Flaming tap water made for compelling imagery and anti-fracking activists and news media used it to make drilling for natural gas look dangerous.
But a new study reported by the Denver Post further undermined such claims.
A recent study conducted by the University of Colorado (CU) found that methane leaks due to hydraulic fracturing (fracking) are not nearly as common as anti-fracking proponents claim.
The Denver Post reported July 11, that CU researchers found methane in 64 percent of groundwater sites tested since 1988, but 95 percent of those methane leaks were caused by “naturally occurring microbial processes,” “not the oil and gas industry.”
Environment writer Bruce Finley’s article said the study reviewed Colorado Oil and Gas Conservation Commission’s records, which showed 593 of the 924 water wells tested by the COGC contained traces of methane.
However, after studying the “ratios between carbon and hydrogen stable isotopes and gas molecules,” scientists concluded that the evidence revealed “most of the methane in groundwater came from microbes within shallow coal seams.”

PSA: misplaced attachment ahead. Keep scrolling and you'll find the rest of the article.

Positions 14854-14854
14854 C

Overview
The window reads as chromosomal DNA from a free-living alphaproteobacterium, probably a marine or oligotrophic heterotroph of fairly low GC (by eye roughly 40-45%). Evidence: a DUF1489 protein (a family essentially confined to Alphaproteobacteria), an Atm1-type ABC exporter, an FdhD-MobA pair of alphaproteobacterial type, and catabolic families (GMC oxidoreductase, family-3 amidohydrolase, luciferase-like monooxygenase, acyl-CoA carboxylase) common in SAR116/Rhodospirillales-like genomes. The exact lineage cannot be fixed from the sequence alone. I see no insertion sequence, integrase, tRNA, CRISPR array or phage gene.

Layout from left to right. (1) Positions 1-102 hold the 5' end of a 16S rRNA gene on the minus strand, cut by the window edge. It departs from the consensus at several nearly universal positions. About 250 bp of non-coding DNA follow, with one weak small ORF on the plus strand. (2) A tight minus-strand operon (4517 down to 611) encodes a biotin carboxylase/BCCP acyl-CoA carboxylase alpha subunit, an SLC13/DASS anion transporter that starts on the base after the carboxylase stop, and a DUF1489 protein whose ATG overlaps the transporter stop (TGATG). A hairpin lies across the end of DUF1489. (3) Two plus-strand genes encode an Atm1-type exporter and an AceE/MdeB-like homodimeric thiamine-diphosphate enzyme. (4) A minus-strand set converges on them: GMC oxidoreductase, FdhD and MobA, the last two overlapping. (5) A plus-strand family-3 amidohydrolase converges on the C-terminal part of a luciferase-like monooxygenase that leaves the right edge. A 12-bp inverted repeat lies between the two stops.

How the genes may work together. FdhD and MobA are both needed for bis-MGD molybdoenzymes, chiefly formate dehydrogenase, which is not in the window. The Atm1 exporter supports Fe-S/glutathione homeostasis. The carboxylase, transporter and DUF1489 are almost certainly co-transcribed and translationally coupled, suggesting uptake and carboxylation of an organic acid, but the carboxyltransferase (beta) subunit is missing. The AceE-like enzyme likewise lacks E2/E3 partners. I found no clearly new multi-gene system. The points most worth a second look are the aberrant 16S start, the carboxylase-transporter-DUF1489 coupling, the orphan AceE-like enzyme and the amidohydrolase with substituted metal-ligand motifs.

Cases of contaminated groundwater due to methane leaks from drilling well bores were rare: “about two times a year on average,” according to the CU research. They concluded that “the industrial process of hydraulic fracturing, or fracking, is not a primary cause of methane contamination of groundwater.”
Finley correctly noted that fracking opponents sometimes use videos of tap water being lit on fire. Filmmaker and anti-fracking activist, Josh Fox made the image of a faucet on fire famous with his anti-drilling film GasLand. But the incident Fox cited in his movie was not really caused by fracking.
Another filmmaker confronted Fox for refusing to admit in GasLand that there were historic cases of flammable water in New York and Pennsylvania.